Cinema Review – The Perks of Being a Wallflower
The Perks of Being a Wallflower is out in cinemas this week, but has Stephen Chbosky improved on his novel? Here are Tom’s thoughts on the film:
As a teenager I was repeatedly told that college and University are some of the greatest, if not the best, experiences of your life and I can now wholeheartedly agree with this phrase. It’s a time when teenagers finally find their true selves and become accepted for who they are, and The Perks of Being a Wallflower focuses on this important time in Charlie’s life as an introverted Freshman attempting to put his troubled past behind him with a new start.
Being an outsider is always difficult, and although Charlie is befriended by Mr. Anderson (Paul Rudd), his new English teacher who appreciates Charlie’s affinity with literature, he is largely ignored by people his own age. Charlie is seen using a typewriter throughout the film and narrates much of his experiences this way, bearing his heart and true emotions to an unknown reader, whilst trying to find his place amongst his classmates. A bold move at a baseball game initially puts Charlie out of his depth but he soon begins to blossom into a young adult thanks to his new-found friends.
Ezra Miller follows his stunning performance in We Need to Talk About Kevin with a dazzling turn as Charlie’s new friend Patrick, who turns out to favour dressing in women’s clothing and is similarly outcast by most of his peers. As the two spend more time together Charlie soon becomes initiated into his group of friends and gradually becomes infatuated with Patrick’s step-sister Sam, played by Emma Watson, in a role that erases all memories of her participation in a certain series involving a young wizard. All three young actors are sensational and Logan Lerman perfectly captures the heartbreak that comes with growing up as the titular ‘wallflower’, as Charlie is confined to the edges of his social group and still reeling from troubled times in his childhood.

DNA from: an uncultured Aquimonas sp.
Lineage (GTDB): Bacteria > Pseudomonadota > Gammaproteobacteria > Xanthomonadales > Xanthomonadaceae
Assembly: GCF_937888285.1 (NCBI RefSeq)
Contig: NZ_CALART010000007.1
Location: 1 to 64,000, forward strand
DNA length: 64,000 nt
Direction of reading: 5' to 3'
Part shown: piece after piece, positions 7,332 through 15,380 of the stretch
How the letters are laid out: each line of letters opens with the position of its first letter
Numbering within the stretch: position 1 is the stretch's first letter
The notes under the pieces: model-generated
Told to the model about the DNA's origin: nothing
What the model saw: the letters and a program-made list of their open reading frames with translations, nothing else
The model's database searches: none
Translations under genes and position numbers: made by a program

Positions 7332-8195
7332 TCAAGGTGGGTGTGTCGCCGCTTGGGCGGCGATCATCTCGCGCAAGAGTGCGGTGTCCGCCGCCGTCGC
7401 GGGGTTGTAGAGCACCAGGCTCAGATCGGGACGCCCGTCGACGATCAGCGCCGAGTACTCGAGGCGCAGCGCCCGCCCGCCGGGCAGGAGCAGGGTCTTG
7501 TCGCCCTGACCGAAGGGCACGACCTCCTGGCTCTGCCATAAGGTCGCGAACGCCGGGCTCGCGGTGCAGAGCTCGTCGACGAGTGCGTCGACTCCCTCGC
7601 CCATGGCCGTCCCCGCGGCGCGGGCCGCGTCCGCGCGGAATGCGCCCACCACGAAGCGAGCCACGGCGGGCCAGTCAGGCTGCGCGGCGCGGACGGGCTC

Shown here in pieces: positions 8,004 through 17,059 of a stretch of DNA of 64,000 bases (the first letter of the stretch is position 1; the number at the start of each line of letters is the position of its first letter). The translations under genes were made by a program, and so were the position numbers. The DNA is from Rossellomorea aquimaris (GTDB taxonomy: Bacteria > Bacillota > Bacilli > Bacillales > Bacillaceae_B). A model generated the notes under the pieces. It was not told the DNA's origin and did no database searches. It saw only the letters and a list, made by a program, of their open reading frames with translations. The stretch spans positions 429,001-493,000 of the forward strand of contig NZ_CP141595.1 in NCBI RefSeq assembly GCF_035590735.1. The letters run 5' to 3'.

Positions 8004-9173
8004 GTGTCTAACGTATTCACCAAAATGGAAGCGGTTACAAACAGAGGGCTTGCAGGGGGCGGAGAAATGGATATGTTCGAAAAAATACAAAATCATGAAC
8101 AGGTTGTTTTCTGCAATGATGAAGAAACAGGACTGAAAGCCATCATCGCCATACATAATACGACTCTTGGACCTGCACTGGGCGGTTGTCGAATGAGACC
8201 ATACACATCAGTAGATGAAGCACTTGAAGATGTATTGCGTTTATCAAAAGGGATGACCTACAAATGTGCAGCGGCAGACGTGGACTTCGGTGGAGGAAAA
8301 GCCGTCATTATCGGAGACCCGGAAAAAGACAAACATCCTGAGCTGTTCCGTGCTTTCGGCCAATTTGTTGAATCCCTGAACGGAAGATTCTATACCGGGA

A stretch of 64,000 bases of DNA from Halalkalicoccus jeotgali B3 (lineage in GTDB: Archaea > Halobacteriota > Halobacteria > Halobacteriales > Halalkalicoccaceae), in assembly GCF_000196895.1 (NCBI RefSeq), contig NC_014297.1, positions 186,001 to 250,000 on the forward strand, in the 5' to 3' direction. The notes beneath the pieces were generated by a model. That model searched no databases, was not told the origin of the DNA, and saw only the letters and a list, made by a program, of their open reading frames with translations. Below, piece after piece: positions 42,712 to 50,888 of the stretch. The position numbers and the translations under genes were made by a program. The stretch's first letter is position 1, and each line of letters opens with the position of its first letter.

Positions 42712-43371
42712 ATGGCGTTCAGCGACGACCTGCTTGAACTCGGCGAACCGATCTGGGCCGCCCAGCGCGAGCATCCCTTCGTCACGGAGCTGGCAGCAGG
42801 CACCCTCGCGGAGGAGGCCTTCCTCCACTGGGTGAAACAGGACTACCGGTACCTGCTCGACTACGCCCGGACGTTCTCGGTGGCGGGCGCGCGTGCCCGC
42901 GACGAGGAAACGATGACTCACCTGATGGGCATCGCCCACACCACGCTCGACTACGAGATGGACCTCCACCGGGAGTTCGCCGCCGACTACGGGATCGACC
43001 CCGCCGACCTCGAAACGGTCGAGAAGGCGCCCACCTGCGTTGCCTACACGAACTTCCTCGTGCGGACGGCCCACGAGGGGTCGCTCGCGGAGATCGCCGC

The direction is solid throughout as the moments of joy experienced by Charlie are near rapturous and the more poignant scenes are handled with a care often unseen in a coming of age film. Stephen Chbosky certainly knows how to manipulate an audience; there were few dry eyes in the screening I attended, whether due to the revelations in the plot or the stirring of memories of times now passed, and it did prove rather difficult to hold back the tears.
Drenched in nostalgia for the early nineties, The Perks of Being a Wallflower will find an attentive audience in viewers who were there at the time as much as today’s youth, thanks to the superb soundtrack and fantastic attention to detail of the era. Avoiding the usual clichés, Chbosky has created a captivating coming of age tale that many will be watching for Emma Watson’s performance but all will undoubtedly come away yearning for days long gone or longing for new adventures. Life-affirming, funny and moving, The Perks of Being a Wallflower is a unmissable film, that comes highly recommended.